Pope Francis v. Warren Buffet: Enlightenment Over Intellect?

One of the more famous quotes by Albert Einstein describes the limits of knowledge and the vastness of imagination.  His description, sounds not only romantic, but to a theist, also quite prophetic. If we liken imagination to Einstein’s definition then it becomes synonymous with omniscience, and the most famous omniscient being is of course God. Einstein’s quote also can be posed as a question. Is enlightenment more powerful than intellect?

Could it be that the Dalai Lama is more insightful than Thomas Piketty? Is Warren Buffet more profound than Pope Francis?  If both Oprah and Mother Teresa gave you life advice, who would you listen to? Now, most of us are going to want to cop out and assume it would depend on the subject matter at hand. We could argue that Warren buffet may be a money expert, but not necessarily a spiritual one. That may be true in some sense but as we have seen in all the lives of people we have mentioned is one thing. These are all profound individuals whose knowledge maybe exorcised itself in their chosen field but their wisdom is fundamentally sound.

Mr. Buffet is not known to be a religious figure but he is very frugal, not only to be one of the top 5 richest people in the world but even compared to the average person. He still lives in the first home he has ever purchased in Omaha,Nebraska for $31,000 in 1938. The house has an appraisal value of $700,000 now but it is still a far cry from the 63 million dollar home that Bill Gates lives in. Warren is perceived as honest, humble, stern, and very intelligent. It stands to reason that the skills that have made him a successful business man could have lent themselves to making him successful in whatever undertaking he might choose to pursue. It is quite likely in fact that his outlook on life could be applied to other aspect of life in principle. Buffett’s famous quote “Someone is sitting in the shade today because someone planted a tree a long time ago.” Sounds more like a Confucius proverb than financial wisdom.


“Imagination is more important than knowledge. For knowledge is limited to all we now know and understand, while imagination embraces the entire world, and all there ever will be to know and understand.”


Even the Einstein quote we began with, sounds existential and not mathematic. Leonardo Da Vinci is quotes as saying ” God sells us all things at the price of labor.”, which sounds more like a bible verse than a quote from an artist.  The discussion ends up taking us back were we have been before. The question of what to do in the now as it relates to the grand plan of things. It might seem that Oprah has taken some tangible steps to achieve financial success in the material world, and the steps Mother Teresa might propose could be more abstract but are we sure that the two are separate.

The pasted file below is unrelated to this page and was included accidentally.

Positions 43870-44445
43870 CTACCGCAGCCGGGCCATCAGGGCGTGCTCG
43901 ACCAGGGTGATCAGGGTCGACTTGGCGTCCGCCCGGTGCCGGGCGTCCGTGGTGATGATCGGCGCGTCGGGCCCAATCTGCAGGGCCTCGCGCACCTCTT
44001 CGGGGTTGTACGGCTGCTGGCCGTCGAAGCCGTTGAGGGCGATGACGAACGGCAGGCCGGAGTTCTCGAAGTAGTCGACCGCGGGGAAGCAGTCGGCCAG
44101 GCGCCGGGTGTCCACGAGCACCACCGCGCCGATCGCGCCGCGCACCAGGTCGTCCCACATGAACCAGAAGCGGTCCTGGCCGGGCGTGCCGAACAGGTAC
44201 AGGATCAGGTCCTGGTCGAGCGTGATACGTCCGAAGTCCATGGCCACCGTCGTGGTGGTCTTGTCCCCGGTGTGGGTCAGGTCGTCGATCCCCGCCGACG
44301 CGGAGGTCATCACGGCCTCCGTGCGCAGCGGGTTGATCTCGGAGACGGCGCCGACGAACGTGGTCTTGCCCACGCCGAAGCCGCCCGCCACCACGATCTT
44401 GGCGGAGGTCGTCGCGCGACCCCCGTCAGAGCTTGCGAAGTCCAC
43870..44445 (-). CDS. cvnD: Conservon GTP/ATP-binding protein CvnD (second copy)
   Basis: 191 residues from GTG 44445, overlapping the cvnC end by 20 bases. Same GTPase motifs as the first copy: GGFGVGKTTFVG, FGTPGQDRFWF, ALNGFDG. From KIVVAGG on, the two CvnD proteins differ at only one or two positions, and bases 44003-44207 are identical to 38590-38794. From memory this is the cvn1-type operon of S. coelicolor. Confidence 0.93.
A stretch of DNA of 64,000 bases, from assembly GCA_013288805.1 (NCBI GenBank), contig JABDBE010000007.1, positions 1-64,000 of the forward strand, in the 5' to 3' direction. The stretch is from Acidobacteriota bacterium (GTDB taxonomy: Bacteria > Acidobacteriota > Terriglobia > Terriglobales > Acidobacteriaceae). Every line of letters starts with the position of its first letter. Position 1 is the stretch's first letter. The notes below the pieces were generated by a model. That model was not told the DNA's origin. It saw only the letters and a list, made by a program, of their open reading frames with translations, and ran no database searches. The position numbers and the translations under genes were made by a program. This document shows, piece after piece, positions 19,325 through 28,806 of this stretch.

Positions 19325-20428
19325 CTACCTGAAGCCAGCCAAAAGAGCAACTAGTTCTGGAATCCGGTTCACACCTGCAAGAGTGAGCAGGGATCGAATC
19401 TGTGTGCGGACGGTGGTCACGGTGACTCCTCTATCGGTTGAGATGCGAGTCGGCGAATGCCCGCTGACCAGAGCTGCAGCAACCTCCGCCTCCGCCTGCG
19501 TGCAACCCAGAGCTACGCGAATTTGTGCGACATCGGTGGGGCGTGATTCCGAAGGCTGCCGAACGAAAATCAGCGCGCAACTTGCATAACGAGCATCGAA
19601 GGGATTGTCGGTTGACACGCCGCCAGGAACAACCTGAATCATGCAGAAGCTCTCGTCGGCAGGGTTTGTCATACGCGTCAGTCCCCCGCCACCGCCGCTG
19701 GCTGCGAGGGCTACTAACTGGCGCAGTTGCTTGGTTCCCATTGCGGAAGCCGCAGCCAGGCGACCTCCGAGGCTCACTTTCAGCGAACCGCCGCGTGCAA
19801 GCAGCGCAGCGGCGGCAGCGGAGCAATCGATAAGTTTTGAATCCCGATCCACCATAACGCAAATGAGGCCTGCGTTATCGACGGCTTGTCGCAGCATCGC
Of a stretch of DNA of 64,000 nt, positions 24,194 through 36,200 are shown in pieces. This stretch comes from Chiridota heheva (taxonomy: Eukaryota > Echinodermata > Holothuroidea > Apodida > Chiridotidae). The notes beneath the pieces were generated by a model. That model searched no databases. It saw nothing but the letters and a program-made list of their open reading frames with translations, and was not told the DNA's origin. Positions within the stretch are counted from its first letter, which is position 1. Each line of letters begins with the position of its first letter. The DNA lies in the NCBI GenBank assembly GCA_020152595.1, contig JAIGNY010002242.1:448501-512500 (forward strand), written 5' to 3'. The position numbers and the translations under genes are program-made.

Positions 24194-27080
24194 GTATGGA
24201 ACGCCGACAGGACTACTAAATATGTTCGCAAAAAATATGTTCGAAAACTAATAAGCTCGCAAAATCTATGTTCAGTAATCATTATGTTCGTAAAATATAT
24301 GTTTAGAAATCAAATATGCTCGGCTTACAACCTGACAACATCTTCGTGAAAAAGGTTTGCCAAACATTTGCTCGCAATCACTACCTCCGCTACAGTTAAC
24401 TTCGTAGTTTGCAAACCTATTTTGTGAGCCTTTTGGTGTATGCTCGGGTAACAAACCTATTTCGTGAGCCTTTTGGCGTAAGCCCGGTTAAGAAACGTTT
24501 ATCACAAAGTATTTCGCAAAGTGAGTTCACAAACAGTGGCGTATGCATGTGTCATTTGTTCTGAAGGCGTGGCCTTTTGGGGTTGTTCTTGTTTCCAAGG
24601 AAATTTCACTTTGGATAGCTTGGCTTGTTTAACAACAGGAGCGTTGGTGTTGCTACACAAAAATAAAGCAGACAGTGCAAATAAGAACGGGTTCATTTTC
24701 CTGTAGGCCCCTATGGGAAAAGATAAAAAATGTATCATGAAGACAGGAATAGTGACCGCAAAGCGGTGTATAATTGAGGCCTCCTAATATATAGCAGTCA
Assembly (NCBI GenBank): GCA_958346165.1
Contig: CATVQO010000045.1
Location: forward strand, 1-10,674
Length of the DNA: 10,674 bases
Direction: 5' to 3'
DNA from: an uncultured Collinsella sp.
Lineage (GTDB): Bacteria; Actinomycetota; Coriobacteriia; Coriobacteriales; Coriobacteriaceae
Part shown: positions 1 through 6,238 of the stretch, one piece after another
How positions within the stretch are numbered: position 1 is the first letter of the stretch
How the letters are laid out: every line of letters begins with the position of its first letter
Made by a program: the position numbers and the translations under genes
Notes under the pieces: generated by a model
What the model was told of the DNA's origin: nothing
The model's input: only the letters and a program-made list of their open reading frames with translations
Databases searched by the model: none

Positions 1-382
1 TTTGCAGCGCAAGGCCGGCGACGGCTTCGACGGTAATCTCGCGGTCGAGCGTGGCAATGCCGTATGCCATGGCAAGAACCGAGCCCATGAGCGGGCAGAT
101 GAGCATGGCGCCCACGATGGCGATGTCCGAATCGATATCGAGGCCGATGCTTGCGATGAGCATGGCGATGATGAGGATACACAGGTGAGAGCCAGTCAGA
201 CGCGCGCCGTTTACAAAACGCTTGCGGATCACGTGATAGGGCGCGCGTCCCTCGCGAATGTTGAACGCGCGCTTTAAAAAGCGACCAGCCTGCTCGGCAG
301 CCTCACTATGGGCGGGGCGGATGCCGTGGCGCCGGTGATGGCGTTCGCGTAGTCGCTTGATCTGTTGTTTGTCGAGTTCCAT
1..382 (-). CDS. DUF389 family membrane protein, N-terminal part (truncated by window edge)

What would seem clear in both scenarios is that there is a philosophical framework that governs the day to day actions. Each scientist, and business person, artist, and entrepreneur has methods, superstitions, and traditions that guide their steps on the broader level. And they use their personal rules to make decisions that impact them in the moment. These personal ethos are dictated in some instances by their faith and other times by research and study but when you really look at those two things how are they different than meditation and prayer.

Clear parallels can be drawn between what it takes to be viewed as intelligent, and also as enlightened. The Pope Francis, has had to take on a personal commitment to study the worldly languages, but also to find a personal relationship with his faith and belief system. So to has Thomas Piketty, made time for intense reflection on, not only the data he has collected, but what the implications of that information are.

We can not escape the processes with regard to our experience as humans, and whether we apply it to the spiritual or the physical, the fundamentals seem to be the same. Einstein captured our attention with his work in physics but it does not reduce his opinions on philosophy because we recognize his ability to understand great concepts as a primary skill. These primary abilities can be applied to develop both imagination and knowledge to navigate the world with the use of both.

Just for fun, go ahead and vote on who you think is more prolific:

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